were common to both.parties, in the broad claim of Hartshorn. When the mistake was discovered, it was corrected by a simple exchange of 'claims. We are of opinion that, under these unusual circum· stances, the lateness of the application is explained and shown to have been brought about by an actual mistake, without fraud, and to have been one from which no innocent person could have suffered. This is infringed by:the .defendant's apparatus. His pawls, or detents,differ somewhat from those described in the patent, but not materially, as far as the first claim is concerned. ' Decree for complainant on the Campbell reissue.
BOSTON RUBBER SHOE
(Circuit Oourt j D. Massachusetts. October 11, 1883.)
PA,.,il:NTS FOR INVENTIONS.
The patent of Erskine F. Bickford, No. 196,788, for rubber boot-straps, Dot Ilustained for lack of novelty.
J. L. S. Roberts; for complainant. John K. Beach, for defendants.
LOWELL, J. The patent of Erskine F. Bickford, No. 196,788, dated November 6, 1877, is sued upon here. The single .
"As an improved article of manufacture, a rubber boot provided with a l,"ounded, standing loop, of substanti.ally the same material as the boot; said loop being; made in the shape of,a &taple, alld having its ends flattened and cemented,or otherwise SUitably secured, between the inner and outer layers of said boot, SUbstantially as and for the purposes described."
boot which is described and4rawn in the specification bas a standing loop which opens transvers,ely of the leg, instead of tu,dinally with it. This makes Il.' very conveJ;lient loop, which appears to have made the boot acceptable to the public. The evidence produced by the defendant upon the state of the art shows a patent issued to F. H.Moore, January 15, 1864, No. 41,087, in which a standing loop is described, whioh the patentee says is intended as a substitute for the ordinary woven or webbing boot-straps in common use. It is to be constructed of metal, or any rigid, tough,or hard substance, such as heavy wire or plate metal. The loops are shown as opening transversely of the leg, and the patentee says that they may be grasped with much greater facility than the ordinary straps. This patent was reissued in February, 1864, with a claim &sfollows:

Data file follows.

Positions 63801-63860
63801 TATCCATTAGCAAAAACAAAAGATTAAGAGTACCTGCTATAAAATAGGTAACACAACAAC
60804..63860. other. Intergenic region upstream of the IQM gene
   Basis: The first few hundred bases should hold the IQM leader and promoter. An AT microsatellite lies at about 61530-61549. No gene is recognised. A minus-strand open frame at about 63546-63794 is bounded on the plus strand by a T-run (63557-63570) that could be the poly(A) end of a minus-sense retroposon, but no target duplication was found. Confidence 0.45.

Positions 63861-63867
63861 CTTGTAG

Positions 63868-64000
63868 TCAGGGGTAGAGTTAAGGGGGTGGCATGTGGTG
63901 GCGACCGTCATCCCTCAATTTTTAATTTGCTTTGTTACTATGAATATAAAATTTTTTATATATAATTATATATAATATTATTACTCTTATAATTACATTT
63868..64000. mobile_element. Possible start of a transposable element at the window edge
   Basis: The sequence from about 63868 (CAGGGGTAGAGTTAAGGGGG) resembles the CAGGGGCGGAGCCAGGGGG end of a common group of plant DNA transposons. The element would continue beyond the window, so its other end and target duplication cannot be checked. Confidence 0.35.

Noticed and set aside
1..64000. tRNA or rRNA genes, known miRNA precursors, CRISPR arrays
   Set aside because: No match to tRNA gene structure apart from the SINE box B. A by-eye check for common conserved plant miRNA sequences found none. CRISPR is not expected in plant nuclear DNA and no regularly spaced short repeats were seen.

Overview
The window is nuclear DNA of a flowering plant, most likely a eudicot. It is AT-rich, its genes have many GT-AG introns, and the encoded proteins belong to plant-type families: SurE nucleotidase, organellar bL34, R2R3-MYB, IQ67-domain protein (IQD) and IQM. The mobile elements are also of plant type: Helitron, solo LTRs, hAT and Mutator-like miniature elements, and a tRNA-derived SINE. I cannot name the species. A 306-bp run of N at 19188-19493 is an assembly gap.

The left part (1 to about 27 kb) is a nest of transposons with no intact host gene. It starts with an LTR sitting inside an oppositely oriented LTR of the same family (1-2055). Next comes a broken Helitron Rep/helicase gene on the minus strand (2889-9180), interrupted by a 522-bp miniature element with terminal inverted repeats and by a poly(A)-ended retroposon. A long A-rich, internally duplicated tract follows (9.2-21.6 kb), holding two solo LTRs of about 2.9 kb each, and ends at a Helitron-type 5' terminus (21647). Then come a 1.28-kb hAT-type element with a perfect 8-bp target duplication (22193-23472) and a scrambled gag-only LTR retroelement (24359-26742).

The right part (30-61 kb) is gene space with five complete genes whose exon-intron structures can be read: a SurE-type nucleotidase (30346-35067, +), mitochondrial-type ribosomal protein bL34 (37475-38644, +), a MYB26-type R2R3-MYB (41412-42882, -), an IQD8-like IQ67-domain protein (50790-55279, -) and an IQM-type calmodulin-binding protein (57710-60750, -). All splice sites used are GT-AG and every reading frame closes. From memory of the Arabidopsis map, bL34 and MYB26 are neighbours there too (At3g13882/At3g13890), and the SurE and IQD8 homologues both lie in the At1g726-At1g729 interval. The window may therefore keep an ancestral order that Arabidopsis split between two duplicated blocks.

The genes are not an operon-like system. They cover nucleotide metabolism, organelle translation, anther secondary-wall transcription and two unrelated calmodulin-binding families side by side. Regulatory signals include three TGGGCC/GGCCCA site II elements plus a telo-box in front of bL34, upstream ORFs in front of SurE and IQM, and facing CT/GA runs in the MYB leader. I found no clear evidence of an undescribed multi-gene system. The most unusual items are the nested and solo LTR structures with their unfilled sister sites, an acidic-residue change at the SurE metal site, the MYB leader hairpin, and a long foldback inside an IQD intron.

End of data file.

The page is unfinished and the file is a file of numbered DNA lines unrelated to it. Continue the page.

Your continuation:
"A strap for and shoes of metal, or other rigi4 or tough material, attached either permanellt!y to the boot·top, or in Buch manner as to admit, aft.er the boot is drawn on)he foot, of being turned or shoved down within or at tb:e:outer side of the boot, substantially as described;" ,